Allocations of Risk Before and After the Flood—Who Picks Up the Pieces?
Americans are a can-do people. While this is reflected in a vast array of accomplishments, it is nowhere better exemplified than in the record of achievement of its engineers and builders. We seem to be particularly proud of our lifestyle, including those physical things that make this lifestyle possiblethe cities, buildings, roads, highways, monuments, factories, refineries, mines, powerplants, dams, bridges, canals, and other modifications of the environment that we have traditionally called improvements. We thus not only tend to believe that problems are for the solving but often decide that things ought to be built to overcome geographic or other shortcomings. If an area is too dry to grow crops or support a city, then we build dams and facilities to irrigate or deliver water to farms, houses, and businesses; if people and goods cannot be readily moved from place to place, then we build roads, canals, railroads, or airports to transport them; and so forth. There has, therefore, been a tendency to view improvements as being good by definition because they solve problems. However, it is the author's view that we have also developed a propensity to avoid or ignore the changes in allocation of risk that inevitably result from these improvements.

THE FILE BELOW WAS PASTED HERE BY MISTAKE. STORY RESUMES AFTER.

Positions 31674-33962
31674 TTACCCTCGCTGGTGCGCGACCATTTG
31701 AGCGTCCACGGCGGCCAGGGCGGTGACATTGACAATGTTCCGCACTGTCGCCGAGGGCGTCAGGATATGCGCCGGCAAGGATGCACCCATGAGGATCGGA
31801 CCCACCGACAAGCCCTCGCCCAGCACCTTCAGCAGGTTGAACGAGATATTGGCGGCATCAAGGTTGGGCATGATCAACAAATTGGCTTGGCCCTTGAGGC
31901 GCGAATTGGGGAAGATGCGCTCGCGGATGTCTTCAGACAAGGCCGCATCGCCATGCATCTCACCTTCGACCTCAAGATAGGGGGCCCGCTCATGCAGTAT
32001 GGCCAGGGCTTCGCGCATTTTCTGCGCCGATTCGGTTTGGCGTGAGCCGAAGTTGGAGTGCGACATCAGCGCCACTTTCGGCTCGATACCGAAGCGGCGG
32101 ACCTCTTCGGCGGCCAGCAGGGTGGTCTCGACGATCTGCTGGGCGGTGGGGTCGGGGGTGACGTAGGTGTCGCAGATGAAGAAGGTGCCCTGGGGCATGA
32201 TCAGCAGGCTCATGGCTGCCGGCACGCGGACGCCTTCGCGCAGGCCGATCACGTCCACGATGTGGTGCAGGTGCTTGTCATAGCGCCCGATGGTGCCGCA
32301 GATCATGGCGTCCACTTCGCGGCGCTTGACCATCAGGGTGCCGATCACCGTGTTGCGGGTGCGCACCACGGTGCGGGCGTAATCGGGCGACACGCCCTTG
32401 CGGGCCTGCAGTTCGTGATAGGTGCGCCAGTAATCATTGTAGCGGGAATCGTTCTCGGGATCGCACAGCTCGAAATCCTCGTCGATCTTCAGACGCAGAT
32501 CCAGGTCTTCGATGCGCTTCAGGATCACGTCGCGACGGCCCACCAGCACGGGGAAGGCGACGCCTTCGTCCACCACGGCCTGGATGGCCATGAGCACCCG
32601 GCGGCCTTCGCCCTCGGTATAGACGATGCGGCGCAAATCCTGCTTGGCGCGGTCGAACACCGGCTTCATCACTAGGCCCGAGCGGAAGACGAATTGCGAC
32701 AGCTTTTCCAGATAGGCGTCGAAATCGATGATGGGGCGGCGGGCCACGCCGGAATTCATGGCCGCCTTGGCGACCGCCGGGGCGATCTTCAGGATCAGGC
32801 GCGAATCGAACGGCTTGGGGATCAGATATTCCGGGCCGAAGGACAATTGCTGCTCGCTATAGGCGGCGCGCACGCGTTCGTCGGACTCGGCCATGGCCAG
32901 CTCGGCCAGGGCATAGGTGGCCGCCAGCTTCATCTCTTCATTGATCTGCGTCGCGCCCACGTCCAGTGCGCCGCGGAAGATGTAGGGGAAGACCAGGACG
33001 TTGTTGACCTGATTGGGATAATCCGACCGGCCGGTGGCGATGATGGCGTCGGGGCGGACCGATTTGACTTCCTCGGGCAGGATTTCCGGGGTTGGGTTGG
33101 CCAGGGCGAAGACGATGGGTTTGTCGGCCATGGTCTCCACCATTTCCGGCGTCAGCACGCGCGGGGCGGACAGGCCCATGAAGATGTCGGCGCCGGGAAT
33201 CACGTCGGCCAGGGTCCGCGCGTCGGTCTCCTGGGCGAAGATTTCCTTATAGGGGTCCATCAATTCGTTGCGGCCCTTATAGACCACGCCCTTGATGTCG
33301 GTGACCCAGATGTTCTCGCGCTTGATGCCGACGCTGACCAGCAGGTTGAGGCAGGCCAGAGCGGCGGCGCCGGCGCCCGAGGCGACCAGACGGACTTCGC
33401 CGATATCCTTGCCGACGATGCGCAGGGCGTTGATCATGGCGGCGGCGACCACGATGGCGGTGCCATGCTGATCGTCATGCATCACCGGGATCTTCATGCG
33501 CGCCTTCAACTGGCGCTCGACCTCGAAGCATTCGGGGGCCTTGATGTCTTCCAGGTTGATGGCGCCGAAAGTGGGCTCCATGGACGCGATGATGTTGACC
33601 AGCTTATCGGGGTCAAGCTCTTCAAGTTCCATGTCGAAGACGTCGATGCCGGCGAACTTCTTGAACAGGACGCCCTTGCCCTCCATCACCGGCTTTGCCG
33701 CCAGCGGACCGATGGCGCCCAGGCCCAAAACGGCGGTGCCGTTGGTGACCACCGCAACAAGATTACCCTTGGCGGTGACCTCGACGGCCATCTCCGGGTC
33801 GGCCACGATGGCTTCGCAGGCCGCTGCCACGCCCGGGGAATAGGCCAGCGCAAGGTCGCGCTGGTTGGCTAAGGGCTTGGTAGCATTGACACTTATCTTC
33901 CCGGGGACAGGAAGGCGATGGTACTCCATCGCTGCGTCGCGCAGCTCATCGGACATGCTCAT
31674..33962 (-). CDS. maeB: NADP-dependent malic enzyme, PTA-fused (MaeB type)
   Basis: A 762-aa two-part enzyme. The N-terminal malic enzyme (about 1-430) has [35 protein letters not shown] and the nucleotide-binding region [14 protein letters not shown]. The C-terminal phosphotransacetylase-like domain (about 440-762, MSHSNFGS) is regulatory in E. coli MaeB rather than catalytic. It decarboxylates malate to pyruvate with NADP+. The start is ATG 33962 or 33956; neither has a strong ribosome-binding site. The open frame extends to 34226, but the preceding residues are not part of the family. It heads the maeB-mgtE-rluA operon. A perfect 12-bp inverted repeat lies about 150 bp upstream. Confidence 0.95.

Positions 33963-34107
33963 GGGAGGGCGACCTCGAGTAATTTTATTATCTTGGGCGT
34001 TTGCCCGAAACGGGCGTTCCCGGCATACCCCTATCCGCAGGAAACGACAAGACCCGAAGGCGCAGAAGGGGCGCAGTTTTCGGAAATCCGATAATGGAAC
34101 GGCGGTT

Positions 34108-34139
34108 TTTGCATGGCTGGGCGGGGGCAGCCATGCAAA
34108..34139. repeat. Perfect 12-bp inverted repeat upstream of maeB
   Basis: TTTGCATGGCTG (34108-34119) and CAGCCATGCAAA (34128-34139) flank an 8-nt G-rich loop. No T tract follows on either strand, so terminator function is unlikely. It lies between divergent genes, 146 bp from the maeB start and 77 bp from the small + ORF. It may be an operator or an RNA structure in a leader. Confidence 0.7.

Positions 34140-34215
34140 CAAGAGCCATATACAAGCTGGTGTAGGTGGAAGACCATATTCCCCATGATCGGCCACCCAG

Western water resource projects involve this same general pattern but also are imbued with an additional overlay of philosoph
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